The development of science and of the creative activities of the spirit require a freedom that consists in the independence of thought from the restrictions of authoritarian and social prejudice.
It is almost a miracle that modern teaching methods have not yet entirely strangled the holy curiosity of inquiry; for what this delicate little plant needs more than anything, besides stimulation, is freedom.
In the first days of his time in office, I said, doesn’t he smile at and greet whomever he meets, and not only deny he’s a tyrant but promise much in private and public, and grant freedom from debts and distribute land to the people and those around himself, and pretend to be gracious and gentle to all?
Old age has a great sense of calm and freedom when the passions relax their hold, then, as Sophocles says, we are free from the grasp, not of one mad master only, but of many.
CG Jung: Thoughts grow in me like a forest, populated by many different animals. But man is domineering in his thinking, and therefore he kills the pleasure of the forest and that of the wild animals. Man is violent in his desire, and he himself becomes a darker forest and a sickened forest animal. Just as I have freedom in the world, I also have freedom in my thoughts. Freedom is conditional.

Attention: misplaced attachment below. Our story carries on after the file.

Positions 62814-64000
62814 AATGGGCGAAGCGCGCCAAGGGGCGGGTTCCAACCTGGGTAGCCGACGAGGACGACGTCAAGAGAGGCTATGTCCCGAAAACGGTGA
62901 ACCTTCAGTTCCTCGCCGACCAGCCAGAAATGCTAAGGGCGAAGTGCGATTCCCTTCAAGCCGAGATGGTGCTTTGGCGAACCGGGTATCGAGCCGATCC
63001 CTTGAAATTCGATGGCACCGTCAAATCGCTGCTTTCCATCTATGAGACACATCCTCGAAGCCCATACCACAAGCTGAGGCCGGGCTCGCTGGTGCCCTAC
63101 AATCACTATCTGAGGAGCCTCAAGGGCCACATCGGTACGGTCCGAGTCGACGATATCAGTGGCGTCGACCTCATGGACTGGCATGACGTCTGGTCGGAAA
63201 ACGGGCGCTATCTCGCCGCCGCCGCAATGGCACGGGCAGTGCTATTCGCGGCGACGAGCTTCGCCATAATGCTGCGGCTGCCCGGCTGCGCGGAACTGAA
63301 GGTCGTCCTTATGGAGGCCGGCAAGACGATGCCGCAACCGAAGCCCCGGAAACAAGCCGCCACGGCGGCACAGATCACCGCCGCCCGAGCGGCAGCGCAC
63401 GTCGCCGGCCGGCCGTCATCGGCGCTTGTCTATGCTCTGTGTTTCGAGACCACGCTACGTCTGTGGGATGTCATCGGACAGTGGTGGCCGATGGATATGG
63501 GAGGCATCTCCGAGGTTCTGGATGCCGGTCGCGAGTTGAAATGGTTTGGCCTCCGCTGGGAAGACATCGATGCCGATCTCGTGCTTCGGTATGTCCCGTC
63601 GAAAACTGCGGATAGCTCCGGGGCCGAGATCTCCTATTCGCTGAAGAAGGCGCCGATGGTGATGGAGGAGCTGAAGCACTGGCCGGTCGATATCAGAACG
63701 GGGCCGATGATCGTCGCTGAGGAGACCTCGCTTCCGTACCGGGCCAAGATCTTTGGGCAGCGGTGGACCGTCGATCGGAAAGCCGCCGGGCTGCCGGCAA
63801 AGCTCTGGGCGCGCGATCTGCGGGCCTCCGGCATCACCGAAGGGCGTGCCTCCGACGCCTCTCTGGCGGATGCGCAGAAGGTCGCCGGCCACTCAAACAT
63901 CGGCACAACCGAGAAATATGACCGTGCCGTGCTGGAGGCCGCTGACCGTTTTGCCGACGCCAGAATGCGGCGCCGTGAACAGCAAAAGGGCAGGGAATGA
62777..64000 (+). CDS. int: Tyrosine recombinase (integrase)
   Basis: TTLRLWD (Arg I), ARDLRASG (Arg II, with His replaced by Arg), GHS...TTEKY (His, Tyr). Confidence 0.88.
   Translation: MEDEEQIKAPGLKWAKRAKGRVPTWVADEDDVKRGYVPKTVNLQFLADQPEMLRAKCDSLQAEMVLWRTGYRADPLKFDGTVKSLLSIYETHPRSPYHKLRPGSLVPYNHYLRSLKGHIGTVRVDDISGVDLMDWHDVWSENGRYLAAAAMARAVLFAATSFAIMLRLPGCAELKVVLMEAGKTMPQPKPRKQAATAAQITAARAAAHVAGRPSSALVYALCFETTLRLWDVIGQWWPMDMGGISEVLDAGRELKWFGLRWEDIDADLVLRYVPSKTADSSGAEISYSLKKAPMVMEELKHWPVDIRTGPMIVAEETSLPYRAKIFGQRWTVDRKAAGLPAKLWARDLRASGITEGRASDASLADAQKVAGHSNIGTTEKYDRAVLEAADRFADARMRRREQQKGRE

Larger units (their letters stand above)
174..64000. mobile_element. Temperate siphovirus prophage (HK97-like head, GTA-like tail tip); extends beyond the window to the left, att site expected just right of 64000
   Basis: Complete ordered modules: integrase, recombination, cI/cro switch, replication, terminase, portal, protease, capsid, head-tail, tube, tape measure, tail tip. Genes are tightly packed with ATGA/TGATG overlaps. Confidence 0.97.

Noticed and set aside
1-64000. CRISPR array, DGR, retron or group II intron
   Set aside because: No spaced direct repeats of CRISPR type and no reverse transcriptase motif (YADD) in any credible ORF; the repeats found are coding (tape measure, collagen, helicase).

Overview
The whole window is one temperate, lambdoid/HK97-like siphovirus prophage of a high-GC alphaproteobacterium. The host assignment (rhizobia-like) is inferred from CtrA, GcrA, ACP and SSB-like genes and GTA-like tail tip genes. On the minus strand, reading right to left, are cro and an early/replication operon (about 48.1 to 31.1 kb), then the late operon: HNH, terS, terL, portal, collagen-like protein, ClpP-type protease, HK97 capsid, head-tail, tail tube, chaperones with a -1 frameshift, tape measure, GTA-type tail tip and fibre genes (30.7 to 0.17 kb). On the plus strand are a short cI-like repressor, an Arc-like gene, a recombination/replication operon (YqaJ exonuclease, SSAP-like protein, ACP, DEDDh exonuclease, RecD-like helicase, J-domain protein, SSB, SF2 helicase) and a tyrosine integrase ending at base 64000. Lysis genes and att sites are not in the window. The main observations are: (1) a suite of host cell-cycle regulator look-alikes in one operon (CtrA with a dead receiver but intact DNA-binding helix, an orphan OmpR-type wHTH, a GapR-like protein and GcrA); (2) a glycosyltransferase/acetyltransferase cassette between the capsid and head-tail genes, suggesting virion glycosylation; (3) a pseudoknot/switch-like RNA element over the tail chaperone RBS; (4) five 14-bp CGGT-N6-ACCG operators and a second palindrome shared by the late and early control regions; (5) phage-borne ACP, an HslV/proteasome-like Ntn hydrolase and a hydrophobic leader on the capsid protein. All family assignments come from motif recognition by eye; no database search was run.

Ideas are not just counters used by the calculating mind; they are also golden vessels full of living feeling. “Freedom” is not a mere abstraction, it is also an emotion.
Most people do not really want freedom, because freedom involves responsibility, and most people are frightened of responsibility.
This reliance on puns gives Freud an interpretative freedom which might often be considered licence.
As soon as laws are necessary for men, they are no longer fit for freedom.
Ibsen, Strindberg, and Nietzsche were angry men — not primarily angry about this or that, but just angry. And so they each found an outlook on life that justified anger. The young admired their passion, and found in it an outlet for their own feelings of revolt against parental authority. The assertion of freedom seemed sufficiently noble to justify violence; the violence duly ensued, but freedom was lost in the process.